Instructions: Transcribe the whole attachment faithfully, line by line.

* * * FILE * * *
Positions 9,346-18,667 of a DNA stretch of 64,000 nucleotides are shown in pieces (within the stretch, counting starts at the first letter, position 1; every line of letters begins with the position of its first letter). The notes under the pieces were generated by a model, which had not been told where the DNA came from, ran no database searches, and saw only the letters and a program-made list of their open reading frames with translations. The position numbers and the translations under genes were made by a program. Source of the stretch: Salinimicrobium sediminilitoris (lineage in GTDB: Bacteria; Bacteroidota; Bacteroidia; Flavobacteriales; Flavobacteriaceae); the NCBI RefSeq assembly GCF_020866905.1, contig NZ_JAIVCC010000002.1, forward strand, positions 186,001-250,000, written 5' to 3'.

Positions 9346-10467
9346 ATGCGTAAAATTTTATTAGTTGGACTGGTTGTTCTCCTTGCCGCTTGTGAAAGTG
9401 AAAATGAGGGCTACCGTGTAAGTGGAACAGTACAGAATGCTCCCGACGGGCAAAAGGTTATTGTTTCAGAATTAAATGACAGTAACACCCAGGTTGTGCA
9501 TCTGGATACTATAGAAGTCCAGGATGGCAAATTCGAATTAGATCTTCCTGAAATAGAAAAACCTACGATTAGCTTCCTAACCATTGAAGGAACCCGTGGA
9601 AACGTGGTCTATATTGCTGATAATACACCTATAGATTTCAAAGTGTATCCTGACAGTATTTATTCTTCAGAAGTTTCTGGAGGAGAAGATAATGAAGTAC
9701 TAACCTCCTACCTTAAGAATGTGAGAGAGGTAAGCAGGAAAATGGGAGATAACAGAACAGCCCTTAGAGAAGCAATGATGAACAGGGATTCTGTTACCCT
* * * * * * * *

Positions 9,346-18,667 of a DNA stretch of 64,000 nucleotides are shown in pieces (within the stretch, counting starts at the first letter, position 1; every line of letters begins with the position of its first letter). The notes under the pieces were generated by a model, which had not been told where the DNA came from, ran no database searches, and saw only the letters and a program-made list of their open reading frames with translations. The position numbers and the translations under genes were made by a program. Source of the stretch: Salinimicrobium sediminilitoris (lineage in GTDB: Bacteria; Bacteroidota; Bacteroidia; Flavobacteriales; Flavobacteriaceae); the NCBI RefSeq assembly GCF_020866905.1, contig NZ_JAIVCC010000002.1, forward strand, positions 186,001-250,000, written 5' to 3'.

Positions 9346-10467
9346 ATGCGTAAAATTTTATTAGTTGGACTGGTTGTTCTCCTTGCCGCTTGTGAAAGTG
9401 AAAATGAGGGCTACCGTGTAAGTGGAACAGTACAGAATGCTCCCGACGGGCAAAAGGTTATTGTTTCAGAATTAAATGACAGTAACACCCAGGTTGTGCA
9501 TCTGGATACTATAGAAGTCCAGGATGGCAAATTCGAATTAGATCTTCCTGAAATAGAAAAACCTACGATTAGCTTCCTAACCATTGAAGGAACCCGTGGA
9601 AACGTGGTCTATATTGCTGATAATACACCTATAGATTTCAAAGTGTATCCTGACAGTATTTATTCTTCAGAAGTTTCTGGAGGAGAAGATAATGAAGTAC
9701 TAACCTCCTACCTTAAGAATGTGAGAGAGGTAAGCAGGAAAATGGGAGATAACAGAACAGCCCTTAGAGAAGCAATGATGAACAGGGATTCTGTTACCCT